The President of the Ghana Union Traders Association, Mr. George Ofori, has welcomed the pledge by the new Minister of Trade and Industry, Ms Hannah Tetteh, to address the complex, unnecessary delays and high cost of clearing goods at the ports.
To this end, the Minister hinted at the possibility of the Customs, Excise and Preventive Service (CEPS) resuming its core functions of classification and valuation of goods, if that would serve the best interest of the nation.
Ms Tetteh made the pledge, in response to a question at her recent vetting in Parliament on the cumbersome and frustrating procedures, which are compounded by the operations of destination inspection companies in the clearance of goods.
Speaking to the media in Accra, Mr. Ofori said the move by the Minister, if implemented, would create a business-friendly atmosphere at the ports for players in the import and export business, to save time and money in their transactions.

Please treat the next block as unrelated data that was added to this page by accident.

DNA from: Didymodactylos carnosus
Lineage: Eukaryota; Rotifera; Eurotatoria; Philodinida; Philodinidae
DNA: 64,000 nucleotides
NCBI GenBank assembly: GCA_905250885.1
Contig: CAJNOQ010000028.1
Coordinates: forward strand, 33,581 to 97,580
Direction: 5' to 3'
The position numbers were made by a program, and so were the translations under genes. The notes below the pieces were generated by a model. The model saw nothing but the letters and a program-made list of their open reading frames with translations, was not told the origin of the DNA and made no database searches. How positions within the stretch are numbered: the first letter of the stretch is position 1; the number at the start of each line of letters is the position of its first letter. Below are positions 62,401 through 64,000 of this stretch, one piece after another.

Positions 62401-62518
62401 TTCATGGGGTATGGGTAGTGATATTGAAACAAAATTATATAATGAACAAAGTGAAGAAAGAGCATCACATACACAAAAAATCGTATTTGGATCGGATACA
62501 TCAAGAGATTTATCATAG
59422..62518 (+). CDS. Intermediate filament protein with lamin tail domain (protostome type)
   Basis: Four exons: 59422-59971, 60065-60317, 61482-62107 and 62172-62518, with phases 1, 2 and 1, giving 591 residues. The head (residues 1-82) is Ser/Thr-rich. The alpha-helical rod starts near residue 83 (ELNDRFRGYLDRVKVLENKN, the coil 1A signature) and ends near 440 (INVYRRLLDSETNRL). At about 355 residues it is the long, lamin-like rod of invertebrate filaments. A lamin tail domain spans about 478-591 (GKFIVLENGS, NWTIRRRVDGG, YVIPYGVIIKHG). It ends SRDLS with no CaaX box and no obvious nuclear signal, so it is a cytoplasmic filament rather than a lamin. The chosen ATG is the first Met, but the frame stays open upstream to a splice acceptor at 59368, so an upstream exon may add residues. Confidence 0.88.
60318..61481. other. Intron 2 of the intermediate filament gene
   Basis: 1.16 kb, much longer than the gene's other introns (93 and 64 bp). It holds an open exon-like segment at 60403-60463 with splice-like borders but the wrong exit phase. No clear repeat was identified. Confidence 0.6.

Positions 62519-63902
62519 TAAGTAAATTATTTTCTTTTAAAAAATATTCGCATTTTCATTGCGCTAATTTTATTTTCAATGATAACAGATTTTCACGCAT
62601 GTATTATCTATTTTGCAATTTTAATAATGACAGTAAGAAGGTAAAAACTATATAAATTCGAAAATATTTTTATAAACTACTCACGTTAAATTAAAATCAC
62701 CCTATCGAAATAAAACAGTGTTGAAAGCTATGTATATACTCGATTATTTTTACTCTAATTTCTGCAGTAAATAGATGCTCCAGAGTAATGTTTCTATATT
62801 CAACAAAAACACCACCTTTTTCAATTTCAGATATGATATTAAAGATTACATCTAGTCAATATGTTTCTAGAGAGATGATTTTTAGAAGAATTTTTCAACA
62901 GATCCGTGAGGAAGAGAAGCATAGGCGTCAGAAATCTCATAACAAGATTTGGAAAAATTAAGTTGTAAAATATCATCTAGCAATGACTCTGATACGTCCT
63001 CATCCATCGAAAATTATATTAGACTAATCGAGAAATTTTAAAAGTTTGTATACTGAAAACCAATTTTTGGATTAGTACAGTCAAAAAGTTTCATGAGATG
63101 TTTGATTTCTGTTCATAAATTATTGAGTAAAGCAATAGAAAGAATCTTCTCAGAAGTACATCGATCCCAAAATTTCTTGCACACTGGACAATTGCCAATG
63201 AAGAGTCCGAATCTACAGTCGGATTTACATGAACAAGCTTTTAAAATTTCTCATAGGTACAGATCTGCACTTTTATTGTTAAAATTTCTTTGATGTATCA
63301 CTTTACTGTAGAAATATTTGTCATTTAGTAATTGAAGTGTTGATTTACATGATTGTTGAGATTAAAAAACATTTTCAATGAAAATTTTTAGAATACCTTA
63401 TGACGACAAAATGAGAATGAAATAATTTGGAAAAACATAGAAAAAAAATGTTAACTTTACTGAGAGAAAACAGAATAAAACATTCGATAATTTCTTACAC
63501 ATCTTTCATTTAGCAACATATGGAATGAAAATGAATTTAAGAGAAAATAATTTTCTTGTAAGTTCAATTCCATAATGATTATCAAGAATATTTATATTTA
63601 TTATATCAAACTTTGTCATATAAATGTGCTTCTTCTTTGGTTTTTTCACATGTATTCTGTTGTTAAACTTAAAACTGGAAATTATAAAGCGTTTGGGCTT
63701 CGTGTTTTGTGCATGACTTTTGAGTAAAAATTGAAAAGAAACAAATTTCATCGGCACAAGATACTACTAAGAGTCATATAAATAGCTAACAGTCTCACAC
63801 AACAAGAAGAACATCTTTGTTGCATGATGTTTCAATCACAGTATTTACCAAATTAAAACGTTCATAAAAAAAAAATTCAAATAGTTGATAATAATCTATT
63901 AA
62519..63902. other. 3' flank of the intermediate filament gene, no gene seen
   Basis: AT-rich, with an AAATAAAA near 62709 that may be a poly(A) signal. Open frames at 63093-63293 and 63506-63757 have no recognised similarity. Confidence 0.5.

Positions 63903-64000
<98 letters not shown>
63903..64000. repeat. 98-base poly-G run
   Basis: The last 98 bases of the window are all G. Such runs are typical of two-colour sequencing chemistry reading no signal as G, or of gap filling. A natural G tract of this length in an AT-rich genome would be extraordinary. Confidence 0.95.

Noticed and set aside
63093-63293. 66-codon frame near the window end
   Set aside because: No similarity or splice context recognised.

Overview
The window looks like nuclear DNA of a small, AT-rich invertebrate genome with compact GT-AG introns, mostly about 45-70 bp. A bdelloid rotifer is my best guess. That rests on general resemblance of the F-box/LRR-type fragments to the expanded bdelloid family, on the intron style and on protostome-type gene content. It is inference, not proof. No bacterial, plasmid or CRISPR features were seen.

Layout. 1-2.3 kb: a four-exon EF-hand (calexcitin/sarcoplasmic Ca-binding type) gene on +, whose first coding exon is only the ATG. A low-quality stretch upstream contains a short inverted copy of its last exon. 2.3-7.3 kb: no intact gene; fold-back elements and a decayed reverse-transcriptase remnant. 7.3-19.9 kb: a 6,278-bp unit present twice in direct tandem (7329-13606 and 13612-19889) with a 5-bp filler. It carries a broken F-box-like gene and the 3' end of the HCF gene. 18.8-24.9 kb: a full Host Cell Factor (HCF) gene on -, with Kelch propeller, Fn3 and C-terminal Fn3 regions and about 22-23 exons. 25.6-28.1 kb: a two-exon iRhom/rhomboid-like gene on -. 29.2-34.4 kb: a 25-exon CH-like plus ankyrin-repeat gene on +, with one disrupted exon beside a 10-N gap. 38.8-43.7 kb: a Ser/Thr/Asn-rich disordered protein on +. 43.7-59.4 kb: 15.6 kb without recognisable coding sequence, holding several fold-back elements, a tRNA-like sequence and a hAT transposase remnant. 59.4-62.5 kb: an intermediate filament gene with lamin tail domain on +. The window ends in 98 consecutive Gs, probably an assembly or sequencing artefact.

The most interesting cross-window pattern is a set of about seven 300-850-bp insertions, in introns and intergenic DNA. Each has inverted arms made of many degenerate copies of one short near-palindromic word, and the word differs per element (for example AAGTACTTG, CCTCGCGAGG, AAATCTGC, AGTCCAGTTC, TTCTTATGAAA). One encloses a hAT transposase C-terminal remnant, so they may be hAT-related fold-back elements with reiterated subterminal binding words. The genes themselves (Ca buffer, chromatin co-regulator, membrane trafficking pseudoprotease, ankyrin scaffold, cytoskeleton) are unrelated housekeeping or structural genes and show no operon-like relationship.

Mr. Ofori pointed out that the duplication of roles by the destination inspection companies, worked against the global trend of providing one-stop-shop facility by customs officials.
He said in line with its status of being the gateway to West Africa, Ghana should not hesitate to do the right thing, by eliminating those procedures which hindered smooth business.
Moreover, Ghana is committed to international conventions, which oblige the country to empower CEPS to streamline and simplify the complex processes involved in clearing goods at the ports.
Mr. Ofori said in the case of Ghana, CEPS now has a Valuation Complex at North Ridge in Accra, fully equipped with the latest Information Technology (IT) tools which would make it possible for traders, importers freight forwarders and custom brokers to clear their goods within two to three days, instead of the endless periods they spend now, as they are tossed from one company to another, and from different Ministries to another.
CEPS was expected to resume its classification and valuation functions from January 1, this year, to ease the burden on traders, importers, exporters and other stakeholders in the industry.
The much-awaited policy shift would help check corruption and other leakages at the ports, and enhance the position of CEPS as the major revenue agency for the state, especially at this time when the global economic downturn makes donor assistance very unreliable.